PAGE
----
"A Midsummer Night's Dream," Vocabulary from Act 4 25 words

Shakespeare's tale of spirits, sprites and enchanted love, "A Midsummer Night's Dream" is mystical and magical.(etext found here),

Learn these word lists for the play: Act 1, Act 2, Act 3, Act 4, Act 5
  1. amiable
    diffusing warmth and friendliness
    Come, sit thee down upon this flowery bed,
    While I thy amiable cheeks do coy,
    And stick musk-roses in thy sleek smooth head,
    And kiss thy fair large ears, my gentle joy.
  2. provender
    food for domestic livestock
    Truly, a peck of provender: I could munch your good dry oats. Methinks I have a great desire to a bottle of hay: good hay, sweet hay, hath no fellow.
  3. hoard
    a secret store of valuables or money
    I have a venturous fairy that shall seek
    The squirrel's hoard, and fetch thee new nuts.
  4. dote
    shower with love; show excessive affection for
    O, how I love thee! how I dote on thee!
  5. dotage
    mental infirmity as a consequence of old age; sometimes shown by foolish infatuations
    Her dotage now I do begin to pity
  6. upbraid
    express criticism towards
    For, meeting her of late behind the wood,
    Seeking sweet favours from this hateful fool,
    I did upbraid her and fall out with her
  7. enamored
    marked by foolish or unreasoning fondness
    My Oberon! what visions have I seen!
    Methought I was enamour'd of an ass
  8. visage
    the human face (`kisser' and `smiler' and `mug' are informal terms for `face' and `phiz' is British)
    O, how mine eyes do loathe his visage now!
  9. amity
    a state of friendship and cordiality
    Now thou and I are new in amity,
    And will to-morrow midnight solemnly
    Dance in Duke Theseus' house triumphantly,
    And bless it to all fair prosperity
  10. dispatch
    send away towards a designated goal
    Dispatch, I say, and find the forester.
  11. conjunction
    the temporal property of two things happening at the same time
    We will, fair queen, up to the mountain's top,
    And mark the musical confusion
    Of hounds and echo in conjunction.
  12. concord
    a harmonious state of things in general and of their properties (as of colors and sounds); congruity of parts with one another and with the whole
    I know you two are rival enemies:
    How comes this gentle concord in the world,
    That hatred is so far from jealousy,
    To sleep by hate, and fear no enmity?
  13. peril
    a state of danger involving risk
    I came with Hermia hither: our intent
    Was to be gone from Athens, where we might,
    Without the peril of the Athenian law.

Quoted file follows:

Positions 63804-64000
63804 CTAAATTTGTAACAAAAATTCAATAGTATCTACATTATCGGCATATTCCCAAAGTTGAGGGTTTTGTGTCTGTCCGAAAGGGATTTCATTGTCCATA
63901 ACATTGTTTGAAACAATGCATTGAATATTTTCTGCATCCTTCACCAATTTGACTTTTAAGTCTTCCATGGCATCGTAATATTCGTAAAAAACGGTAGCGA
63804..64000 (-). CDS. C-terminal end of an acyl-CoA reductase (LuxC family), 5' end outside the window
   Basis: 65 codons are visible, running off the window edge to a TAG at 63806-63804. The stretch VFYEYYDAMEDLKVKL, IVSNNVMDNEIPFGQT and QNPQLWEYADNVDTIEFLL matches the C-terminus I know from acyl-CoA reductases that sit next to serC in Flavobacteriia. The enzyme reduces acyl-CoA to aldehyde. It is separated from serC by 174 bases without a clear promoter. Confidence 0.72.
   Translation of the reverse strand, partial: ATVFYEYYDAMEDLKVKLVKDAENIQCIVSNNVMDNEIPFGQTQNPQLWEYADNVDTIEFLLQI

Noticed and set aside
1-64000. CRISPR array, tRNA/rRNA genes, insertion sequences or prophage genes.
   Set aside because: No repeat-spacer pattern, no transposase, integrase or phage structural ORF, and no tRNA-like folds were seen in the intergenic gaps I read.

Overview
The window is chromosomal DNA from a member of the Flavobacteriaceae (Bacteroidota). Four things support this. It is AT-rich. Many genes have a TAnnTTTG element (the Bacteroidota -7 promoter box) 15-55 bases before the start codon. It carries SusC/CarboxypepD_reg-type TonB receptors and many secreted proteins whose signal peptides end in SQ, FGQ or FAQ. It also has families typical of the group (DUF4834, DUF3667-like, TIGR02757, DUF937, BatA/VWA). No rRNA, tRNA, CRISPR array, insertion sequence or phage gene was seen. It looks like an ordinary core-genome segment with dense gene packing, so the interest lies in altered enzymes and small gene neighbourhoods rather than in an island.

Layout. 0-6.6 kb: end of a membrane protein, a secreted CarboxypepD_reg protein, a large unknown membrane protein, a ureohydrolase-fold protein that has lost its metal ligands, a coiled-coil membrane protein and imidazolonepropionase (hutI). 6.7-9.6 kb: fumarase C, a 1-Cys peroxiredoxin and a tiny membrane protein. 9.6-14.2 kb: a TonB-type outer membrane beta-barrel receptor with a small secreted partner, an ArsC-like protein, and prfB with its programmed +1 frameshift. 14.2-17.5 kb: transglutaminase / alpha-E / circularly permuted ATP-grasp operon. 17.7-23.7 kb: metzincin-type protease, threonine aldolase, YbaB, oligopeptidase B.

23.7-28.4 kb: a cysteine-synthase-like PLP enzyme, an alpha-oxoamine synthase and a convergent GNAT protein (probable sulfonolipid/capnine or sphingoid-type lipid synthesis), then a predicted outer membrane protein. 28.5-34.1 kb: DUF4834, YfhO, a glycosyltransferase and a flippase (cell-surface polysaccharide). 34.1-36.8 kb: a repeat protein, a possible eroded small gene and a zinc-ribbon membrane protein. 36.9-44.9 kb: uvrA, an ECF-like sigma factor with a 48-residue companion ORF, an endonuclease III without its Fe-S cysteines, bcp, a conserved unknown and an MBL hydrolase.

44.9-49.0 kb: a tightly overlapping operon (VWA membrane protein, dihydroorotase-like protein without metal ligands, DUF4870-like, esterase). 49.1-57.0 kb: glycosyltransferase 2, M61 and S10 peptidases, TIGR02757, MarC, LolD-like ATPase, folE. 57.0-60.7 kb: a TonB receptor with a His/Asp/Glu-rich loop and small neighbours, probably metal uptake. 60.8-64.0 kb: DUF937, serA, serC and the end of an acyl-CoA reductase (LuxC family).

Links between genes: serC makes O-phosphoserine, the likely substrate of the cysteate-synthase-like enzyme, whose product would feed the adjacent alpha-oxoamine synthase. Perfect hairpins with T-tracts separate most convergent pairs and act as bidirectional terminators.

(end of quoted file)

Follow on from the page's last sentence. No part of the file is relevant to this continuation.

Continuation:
14. gaud
    cheap showy jewelry or ornament on clothing
    my love to Hermia,
    Melted as the snow, seems to me now
    As the remembrance of an idle gaud
    Which in my childhood I did dote upon
  15. loathe
    find repugnant
    To her, my lord,
    Was I betroth'd ere I saw Hermia:
    But, like in sickness, did I loathe this food
  16. solemnity
    a solemn and dignified feeling
    We'll hold a feast in great solemnity.
  17. undistinguishable
    not capable of being distinguished or differentiated
    These things seem small and undistinguishable
  18. expound
    add details, as to an account or idea; clarify the meaning of and discourse in a learned way, usually in writing
    I have had a dream, past the wit of man to say what dream it was: man is but an ass, if he go about to expound this dream.
  19. conceive
    have the idea for
    The eye of man hath not heard, the ear of man hath not seen, man's hand is not able to taste, his tongue to conceive, nor his heart to report, what my dream was.
  20. gracious
    characterized by charm, good taste, and generosity of spirit
    I will get Peter Quince to write a ballad of this dream: it shall be called Bottom's Dream, because it hath no bottom; and I will sing it in the latter end of a play, before the duke: peradventure, to make it the more gracious, I shall sing it at her death.
  21. marred
    blemished by injury or rough wear
    If he come not, then the play is marred: it goes not forward, doth it?
  22. paramour
    a woman's lover
    Yea and the best person too; and he is a very paramour for a sweet voice.
  23. paragon
    an ideal instance; a perfect embodiment of a concept
    You must say ' paragon': a paramour is, God bless us,
    a thing of naught.
  24. discourse
    talk at length and formally about a topic
    Masters, I am to discourse wonders: but ask me not what; for if I tell you, I am no true Athenian. I will tell you every thing, right as it fell out.
  25. apparel
    clothing in general
    Get your apparel together, good strings to your beards, new ribbons to your pumps; meet presently at the palace; every man look o'er his part; for the short and the long is, our play is preferred.